I get a little emotional when I think about the fact that I have CHOICES now. My price range for plans on the NY State of Health marketplace ranges from $150-$527. The most expensive one is still less than what we’re paying now. I feel so lucky to live in a state with a governor that opted to do this on the state level.

Meaghano (#529)

@qwer1234 I went in to try to brave “the marketplace” a couple weeks ago when it was still down all the time and eventually gave up, but I think it is time to dive back in. Also I am glad to hear that there is good stuff in there. I think I am putting it off because this just might solve my health insurance woes and I’m afraid it’s too good to be true!

qwer1234 (#4,140)

@Meaghano haha I did the same thing. I just finished today and called to resolve an issue I had. Everyone I’ve talked to at the New York State of Health is shockingly friendly and helpful!

terrific (#1,532)

@qwer1234 @Meaghano I went through and looked, and it will definitely be about a $100 — at least — increase in your insurance unless you’ve got a badass subsidy. I’ve got the Blue Cross catastrophic plan too, and I’ll be paying at least $295 a month now.

qwer1234 (#4,140)

Hot tip if you’re on COBRA (at least in NY): If your plan termination date is beyond 1/1/2014, you will be “ineligible” for federal subsidy, even if you’re within 400% of the poverty line. You would qualify if you changed the termination date to 12/31/13. But you’ll still be able to see how much you’d pay with the subsidy, without having to commit to cancelling your current plan, by using the Tax Credit and Premium Estimator on the resources page! I called them so you don’t have to!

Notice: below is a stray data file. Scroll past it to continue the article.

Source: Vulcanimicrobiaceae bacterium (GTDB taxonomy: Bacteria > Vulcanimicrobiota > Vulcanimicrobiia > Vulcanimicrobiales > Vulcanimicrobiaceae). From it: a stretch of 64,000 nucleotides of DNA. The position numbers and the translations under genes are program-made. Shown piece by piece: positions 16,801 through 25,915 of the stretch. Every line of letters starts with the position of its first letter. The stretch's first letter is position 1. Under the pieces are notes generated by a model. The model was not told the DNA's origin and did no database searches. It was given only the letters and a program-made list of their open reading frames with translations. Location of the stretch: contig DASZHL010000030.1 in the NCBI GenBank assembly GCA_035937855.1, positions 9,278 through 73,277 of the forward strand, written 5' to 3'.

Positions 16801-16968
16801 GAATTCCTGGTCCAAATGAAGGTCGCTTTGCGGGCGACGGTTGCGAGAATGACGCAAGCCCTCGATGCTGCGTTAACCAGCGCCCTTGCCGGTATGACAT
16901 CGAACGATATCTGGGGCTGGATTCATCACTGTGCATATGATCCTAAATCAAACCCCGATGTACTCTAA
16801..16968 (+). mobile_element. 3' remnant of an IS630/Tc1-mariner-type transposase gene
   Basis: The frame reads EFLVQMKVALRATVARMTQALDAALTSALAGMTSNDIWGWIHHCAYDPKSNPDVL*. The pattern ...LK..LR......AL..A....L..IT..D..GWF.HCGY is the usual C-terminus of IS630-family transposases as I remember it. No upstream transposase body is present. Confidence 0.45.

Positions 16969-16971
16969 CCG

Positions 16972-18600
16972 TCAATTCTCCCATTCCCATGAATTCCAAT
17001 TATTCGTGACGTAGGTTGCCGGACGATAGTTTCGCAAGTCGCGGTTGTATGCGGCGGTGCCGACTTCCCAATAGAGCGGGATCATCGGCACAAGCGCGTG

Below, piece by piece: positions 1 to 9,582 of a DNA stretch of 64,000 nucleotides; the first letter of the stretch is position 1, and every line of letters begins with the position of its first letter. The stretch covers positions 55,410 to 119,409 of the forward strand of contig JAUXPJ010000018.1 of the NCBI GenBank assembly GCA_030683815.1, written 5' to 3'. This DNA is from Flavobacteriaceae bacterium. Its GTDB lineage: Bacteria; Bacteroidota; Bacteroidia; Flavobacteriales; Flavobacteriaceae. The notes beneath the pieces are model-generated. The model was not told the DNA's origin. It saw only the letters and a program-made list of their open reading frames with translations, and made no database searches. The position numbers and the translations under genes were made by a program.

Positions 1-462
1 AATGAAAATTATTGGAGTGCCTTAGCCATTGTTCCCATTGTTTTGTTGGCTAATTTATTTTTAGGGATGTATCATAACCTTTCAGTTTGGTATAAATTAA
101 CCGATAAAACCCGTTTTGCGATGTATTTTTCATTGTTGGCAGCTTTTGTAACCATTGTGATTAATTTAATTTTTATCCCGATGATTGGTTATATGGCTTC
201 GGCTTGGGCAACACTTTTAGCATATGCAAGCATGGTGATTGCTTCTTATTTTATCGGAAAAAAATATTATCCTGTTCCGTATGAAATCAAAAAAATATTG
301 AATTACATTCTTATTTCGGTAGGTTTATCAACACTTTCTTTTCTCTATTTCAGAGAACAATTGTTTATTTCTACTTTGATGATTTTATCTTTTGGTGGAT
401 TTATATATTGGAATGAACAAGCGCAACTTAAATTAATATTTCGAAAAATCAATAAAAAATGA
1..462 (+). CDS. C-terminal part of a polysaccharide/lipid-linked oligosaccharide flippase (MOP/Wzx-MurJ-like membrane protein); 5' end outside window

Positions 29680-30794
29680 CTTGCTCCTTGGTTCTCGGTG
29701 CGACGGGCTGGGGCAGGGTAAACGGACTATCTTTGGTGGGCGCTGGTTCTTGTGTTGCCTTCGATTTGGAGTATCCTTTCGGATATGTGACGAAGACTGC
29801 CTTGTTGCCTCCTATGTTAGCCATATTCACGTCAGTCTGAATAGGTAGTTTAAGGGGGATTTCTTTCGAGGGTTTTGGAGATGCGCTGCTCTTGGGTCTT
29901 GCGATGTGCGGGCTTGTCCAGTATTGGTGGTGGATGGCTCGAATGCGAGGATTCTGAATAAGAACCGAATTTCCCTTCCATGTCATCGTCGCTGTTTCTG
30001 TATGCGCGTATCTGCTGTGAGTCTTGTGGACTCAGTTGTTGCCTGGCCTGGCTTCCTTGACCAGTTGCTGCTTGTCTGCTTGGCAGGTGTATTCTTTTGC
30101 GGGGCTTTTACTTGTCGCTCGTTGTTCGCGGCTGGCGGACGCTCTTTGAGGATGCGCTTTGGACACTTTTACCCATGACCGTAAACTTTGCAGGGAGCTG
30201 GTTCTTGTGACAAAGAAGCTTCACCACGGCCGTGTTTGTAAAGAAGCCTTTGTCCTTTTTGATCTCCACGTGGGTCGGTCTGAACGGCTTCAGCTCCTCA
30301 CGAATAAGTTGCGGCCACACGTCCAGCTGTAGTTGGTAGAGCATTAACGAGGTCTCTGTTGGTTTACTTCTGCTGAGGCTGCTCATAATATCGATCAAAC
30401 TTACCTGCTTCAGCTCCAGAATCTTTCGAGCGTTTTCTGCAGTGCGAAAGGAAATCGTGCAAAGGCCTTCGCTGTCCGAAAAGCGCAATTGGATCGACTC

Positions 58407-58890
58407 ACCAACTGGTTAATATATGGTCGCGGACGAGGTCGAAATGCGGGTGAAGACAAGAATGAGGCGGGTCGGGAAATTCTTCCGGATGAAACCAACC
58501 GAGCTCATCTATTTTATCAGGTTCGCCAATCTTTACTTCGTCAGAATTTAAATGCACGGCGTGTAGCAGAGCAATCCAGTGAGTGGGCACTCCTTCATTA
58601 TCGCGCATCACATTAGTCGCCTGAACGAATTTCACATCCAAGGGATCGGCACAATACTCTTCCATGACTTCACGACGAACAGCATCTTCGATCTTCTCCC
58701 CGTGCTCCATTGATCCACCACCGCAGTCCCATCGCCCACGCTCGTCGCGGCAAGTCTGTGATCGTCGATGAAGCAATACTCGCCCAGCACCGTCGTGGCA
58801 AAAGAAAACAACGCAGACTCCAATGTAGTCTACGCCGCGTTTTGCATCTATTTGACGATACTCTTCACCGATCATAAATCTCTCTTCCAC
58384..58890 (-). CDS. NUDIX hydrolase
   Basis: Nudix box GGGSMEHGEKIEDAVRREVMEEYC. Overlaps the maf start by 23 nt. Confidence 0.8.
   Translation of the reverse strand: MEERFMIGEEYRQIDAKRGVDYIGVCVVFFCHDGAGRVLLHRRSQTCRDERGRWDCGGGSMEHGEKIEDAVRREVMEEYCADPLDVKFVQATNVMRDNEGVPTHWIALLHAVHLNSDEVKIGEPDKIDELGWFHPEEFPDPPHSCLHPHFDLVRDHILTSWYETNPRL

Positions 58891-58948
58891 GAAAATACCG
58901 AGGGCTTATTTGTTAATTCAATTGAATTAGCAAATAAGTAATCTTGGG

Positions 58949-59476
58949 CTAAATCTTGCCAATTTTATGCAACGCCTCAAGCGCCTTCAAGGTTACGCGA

Greenbeans (#3,048)

@qwer1234 I’m really glad I read this thread, because I am on a COBRA plan from a NY employer! I will be making some phone calls, pronto, especially because I don’t live in NY and don’t know how that might play out.

qwer1234 (#4,140)

@Greenbeans you’ll probably have to go on the exchange in your state of residence or on the federal exchange if your state opted not to create their own. But I am not an a expert, so don’t listen to me.